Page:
The shades of blue deepened in my heart. Again I tried to get up and leave. This time I made it to my car and fell completely on the cold, hard ground. I could feel the cold but nothing more, and I got scared. This falling business could be serious. I pulled myself up with a cane and my car wheel, but couldn’t hold it. My right leg was complete jello. All the strength of my left side was not enough to pick up Humpty Dumpty again. This time my cry for help would require a team of EMS workers to lift me.

With the arms of EMS gripped around me, I thought of my students. So many of them have expressed a desire to be EMS someday. I held on to the man closest to me–a volunteer first responder, a neighbor whose name I still don’t know. I let him be my legs that would get me to the stretcher and the ambulance and the hospital while I text work and my students what to do while their teacher missed class.

All Too Familiar

Six months before this moment, I was doing the same thing only much more damaged and covered in blood. I was hit by a van and spun down the highway three times. My brand new car was totalled. My face was cut and permanently scarred. My back was severely shaken out of alignment. Yet, I survived.

I remember thinking, in those few seconds of white as I spun down the road, “God, is this going to be it? This can’t be it. I’ve got so much left to do in the world.”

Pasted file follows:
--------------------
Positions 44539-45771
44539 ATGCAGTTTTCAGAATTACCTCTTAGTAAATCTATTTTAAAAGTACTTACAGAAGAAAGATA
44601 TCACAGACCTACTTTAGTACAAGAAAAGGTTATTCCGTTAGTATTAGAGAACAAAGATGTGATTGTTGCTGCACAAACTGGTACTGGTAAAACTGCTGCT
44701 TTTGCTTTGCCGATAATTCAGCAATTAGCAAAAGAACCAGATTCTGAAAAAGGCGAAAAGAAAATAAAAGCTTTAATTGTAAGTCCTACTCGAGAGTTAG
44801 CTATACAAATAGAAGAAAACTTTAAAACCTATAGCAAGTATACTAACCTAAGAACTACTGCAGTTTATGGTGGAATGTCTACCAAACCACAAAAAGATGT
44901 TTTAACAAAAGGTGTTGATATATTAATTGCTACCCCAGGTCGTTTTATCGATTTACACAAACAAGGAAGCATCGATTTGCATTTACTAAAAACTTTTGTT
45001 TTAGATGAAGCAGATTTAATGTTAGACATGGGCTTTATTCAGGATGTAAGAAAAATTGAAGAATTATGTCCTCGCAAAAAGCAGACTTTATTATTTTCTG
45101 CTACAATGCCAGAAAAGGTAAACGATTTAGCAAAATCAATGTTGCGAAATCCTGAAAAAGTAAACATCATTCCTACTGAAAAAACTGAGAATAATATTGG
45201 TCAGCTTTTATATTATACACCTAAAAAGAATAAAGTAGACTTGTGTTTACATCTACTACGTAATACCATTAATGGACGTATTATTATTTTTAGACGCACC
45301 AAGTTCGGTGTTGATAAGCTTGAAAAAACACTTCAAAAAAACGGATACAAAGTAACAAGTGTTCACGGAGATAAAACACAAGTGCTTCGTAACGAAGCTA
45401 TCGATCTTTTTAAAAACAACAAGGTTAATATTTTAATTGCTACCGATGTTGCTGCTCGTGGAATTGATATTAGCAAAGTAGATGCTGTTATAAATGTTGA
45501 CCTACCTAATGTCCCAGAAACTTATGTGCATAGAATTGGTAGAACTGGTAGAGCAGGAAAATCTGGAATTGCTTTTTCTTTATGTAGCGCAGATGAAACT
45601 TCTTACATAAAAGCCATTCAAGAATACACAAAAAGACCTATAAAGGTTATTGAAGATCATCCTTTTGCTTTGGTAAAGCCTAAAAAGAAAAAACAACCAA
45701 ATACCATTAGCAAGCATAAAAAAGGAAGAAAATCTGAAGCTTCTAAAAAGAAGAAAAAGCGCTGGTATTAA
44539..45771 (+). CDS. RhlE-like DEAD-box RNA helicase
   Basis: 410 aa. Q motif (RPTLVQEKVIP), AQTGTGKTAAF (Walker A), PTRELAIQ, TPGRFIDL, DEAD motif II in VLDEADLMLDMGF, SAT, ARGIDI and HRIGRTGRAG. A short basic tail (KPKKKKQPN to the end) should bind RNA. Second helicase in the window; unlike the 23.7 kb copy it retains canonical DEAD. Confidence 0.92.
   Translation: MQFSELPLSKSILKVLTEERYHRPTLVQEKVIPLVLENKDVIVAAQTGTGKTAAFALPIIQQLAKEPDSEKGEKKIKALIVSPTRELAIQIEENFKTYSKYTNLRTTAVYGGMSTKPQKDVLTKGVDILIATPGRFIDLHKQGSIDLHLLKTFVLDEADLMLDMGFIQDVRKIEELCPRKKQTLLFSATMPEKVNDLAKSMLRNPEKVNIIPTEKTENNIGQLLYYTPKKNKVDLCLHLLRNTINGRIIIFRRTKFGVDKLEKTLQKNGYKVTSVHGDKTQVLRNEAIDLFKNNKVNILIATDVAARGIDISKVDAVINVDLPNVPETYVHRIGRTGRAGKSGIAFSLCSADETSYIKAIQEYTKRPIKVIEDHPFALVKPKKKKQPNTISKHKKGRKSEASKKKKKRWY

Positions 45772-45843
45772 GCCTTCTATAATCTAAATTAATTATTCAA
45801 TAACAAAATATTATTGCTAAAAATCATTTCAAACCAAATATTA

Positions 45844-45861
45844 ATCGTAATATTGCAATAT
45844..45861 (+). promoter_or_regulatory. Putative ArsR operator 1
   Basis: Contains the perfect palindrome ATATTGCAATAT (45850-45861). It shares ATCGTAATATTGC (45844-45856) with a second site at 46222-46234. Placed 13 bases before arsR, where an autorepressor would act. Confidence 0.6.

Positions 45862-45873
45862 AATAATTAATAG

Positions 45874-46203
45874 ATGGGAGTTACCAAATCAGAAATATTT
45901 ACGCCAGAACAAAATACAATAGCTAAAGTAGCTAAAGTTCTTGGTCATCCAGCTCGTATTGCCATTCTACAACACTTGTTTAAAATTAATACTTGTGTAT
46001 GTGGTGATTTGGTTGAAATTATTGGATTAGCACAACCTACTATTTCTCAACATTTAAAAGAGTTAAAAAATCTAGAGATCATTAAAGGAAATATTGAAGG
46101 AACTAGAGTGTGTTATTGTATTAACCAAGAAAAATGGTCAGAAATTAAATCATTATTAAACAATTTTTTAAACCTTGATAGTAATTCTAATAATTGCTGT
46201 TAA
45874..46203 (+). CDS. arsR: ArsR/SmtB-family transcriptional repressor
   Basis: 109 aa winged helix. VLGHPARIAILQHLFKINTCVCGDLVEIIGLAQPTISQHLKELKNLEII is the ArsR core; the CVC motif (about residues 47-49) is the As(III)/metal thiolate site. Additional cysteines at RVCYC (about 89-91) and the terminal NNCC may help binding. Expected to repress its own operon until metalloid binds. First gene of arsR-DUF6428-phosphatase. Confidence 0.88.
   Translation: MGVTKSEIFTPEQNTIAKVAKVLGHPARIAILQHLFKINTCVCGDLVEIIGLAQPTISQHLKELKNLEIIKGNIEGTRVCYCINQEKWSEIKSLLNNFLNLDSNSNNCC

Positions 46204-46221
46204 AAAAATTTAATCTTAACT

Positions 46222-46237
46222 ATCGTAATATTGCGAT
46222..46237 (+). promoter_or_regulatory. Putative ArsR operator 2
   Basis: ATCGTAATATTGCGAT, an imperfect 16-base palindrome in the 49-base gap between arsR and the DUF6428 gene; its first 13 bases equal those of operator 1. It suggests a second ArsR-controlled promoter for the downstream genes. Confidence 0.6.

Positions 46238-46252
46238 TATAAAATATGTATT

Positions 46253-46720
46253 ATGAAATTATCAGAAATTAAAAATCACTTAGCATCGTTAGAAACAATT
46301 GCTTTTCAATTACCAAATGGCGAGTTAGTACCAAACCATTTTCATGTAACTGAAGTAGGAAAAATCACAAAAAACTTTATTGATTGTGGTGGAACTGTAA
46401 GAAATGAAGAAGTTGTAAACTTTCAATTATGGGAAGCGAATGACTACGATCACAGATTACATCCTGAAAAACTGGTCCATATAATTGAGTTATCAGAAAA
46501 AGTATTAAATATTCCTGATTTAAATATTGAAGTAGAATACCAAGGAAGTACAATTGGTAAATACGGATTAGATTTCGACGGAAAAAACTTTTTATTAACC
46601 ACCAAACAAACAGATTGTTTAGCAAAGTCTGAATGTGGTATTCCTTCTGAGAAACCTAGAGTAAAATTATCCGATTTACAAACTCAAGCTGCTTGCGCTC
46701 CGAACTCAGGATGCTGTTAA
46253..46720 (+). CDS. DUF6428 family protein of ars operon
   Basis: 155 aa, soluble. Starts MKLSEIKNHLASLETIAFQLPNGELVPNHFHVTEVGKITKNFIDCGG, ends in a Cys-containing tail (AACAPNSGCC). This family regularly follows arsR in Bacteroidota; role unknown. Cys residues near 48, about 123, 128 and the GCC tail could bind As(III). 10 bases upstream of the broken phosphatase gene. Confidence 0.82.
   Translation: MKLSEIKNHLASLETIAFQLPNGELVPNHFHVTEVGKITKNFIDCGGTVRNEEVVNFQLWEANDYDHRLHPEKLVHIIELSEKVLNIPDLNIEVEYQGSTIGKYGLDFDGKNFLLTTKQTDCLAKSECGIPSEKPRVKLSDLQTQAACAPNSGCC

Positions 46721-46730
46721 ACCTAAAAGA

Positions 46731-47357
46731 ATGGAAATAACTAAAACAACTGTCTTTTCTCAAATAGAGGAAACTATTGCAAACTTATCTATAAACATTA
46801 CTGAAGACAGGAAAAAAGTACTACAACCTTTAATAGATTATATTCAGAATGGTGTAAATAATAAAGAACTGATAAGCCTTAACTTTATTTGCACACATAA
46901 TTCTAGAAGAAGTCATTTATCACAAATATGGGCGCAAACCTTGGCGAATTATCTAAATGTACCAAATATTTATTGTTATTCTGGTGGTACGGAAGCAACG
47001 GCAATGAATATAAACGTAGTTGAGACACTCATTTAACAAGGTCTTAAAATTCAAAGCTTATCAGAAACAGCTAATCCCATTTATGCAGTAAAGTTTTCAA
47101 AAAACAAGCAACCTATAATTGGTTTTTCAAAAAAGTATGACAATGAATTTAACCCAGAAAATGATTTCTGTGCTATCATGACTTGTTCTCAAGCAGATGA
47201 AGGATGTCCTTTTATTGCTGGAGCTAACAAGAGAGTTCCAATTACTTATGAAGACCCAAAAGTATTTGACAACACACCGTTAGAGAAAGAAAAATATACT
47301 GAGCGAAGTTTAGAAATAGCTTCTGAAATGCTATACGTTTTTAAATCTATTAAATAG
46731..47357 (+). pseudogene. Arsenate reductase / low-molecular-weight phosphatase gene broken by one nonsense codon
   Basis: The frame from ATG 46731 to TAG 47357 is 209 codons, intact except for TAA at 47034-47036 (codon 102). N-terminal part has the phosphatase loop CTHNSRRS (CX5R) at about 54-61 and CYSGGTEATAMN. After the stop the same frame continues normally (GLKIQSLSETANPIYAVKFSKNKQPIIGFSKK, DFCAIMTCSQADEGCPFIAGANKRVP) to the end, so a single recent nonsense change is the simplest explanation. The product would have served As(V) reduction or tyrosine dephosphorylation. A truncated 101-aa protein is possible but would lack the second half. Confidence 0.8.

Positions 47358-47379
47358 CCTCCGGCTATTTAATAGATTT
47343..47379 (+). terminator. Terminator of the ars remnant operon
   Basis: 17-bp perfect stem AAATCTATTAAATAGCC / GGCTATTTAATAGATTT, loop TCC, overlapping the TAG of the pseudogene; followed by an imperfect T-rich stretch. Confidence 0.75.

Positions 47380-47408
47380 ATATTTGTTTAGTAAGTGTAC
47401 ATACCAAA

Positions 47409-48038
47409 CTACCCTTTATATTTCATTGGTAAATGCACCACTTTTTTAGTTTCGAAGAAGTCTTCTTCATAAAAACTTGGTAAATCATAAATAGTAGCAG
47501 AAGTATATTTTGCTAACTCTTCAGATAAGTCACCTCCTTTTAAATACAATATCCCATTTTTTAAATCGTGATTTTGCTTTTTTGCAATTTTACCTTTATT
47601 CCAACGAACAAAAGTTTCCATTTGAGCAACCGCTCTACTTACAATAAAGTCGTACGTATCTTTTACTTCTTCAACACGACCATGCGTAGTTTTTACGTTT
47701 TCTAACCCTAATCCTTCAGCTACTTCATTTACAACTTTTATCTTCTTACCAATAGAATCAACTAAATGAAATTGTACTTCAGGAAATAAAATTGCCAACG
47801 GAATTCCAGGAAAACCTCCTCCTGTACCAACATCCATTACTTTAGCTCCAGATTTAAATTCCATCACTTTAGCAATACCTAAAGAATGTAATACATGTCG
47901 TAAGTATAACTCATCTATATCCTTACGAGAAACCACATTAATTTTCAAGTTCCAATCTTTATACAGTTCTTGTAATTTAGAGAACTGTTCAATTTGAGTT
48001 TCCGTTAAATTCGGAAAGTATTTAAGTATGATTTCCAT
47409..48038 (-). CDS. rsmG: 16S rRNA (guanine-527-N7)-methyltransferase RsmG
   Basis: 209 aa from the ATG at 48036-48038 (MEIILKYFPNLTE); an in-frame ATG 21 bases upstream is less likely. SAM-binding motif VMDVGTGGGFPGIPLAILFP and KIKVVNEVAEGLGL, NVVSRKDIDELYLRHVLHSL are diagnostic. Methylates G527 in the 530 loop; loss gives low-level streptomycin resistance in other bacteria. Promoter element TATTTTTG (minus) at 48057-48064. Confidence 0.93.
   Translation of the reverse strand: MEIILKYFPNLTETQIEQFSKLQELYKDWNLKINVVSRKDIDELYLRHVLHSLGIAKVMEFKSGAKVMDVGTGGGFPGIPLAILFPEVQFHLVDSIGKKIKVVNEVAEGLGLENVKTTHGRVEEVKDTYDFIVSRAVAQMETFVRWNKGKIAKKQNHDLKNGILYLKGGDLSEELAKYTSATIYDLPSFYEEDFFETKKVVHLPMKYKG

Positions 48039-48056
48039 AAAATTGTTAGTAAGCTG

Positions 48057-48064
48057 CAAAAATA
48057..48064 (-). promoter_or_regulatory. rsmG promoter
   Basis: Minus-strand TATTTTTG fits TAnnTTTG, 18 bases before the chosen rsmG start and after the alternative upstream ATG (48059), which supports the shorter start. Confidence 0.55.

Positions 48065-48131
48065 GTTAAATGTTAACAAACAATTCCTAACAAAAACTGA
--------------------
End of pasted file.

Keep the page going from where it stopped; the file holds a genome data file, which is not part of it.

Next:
Then I thought about the tractor-trailer. Where was it? It had been right behind me before I was hit. I closed my eyes and braced for a second impact. “Oh God, Oh Jesus, please help me!”

I knew I would most likely not survive that blow. As my car spun out, I thought about my loved ones and how it would hurt them. I thought of all the things I left unsaid. I thought about my job, my goals, and my dreams. I wasn’t ready for the end.

Then suddenly, the car stopped. I opened my car door and tried to get out as quickly as possible. If I was still in the road, I didn’t want to be hit again. But I was not in the road. Somehow, I had been spun around enough to put me facing oncoming traffic but resting safely on the side grass a few feet beside the road sign.

This was God’s answer: Not yet.

Temptation To Doubt God

Landing back in the hospital, my thoughts spiraled.

“Are you sure, God? If I have a purpose not yet done in this world, why bring me more pain and suffering? How can that further your cause?”

I questioned God, but I didn’t get angry. I didn’t understand the purpose in the pain, but I remembered that we were never promised a struggle-free life.

In this world, you will have trouble. But take heart, I have overcome the world. –John 16:33 NIV

Four hours later lying immobile in the hospital bed, a CT scan revealed that I had a herniated disc in my lumbar spine. I left with heavy drugs, possible surgery, and weeks of required time off work. When it was all said and done, my body reset itself, and I learned a hard lesson in paying attention to my health.

But in the moment…all I had was the hope that God really was in control.

I wrote this poem:

Now my Christmas may be less active and bright.

I may be seeing your lights from a distance tonight.

I will be sending you gifts of hope and cheer,

while you celebrate with all who are near.

As you open your gifts, there’s one gift I hope we can share:

It’s the gift of the Christ child on Calvary’s snare.

What meant to kill and steal him from the Earth,

Gave to us our second birth.

Merry Christmas!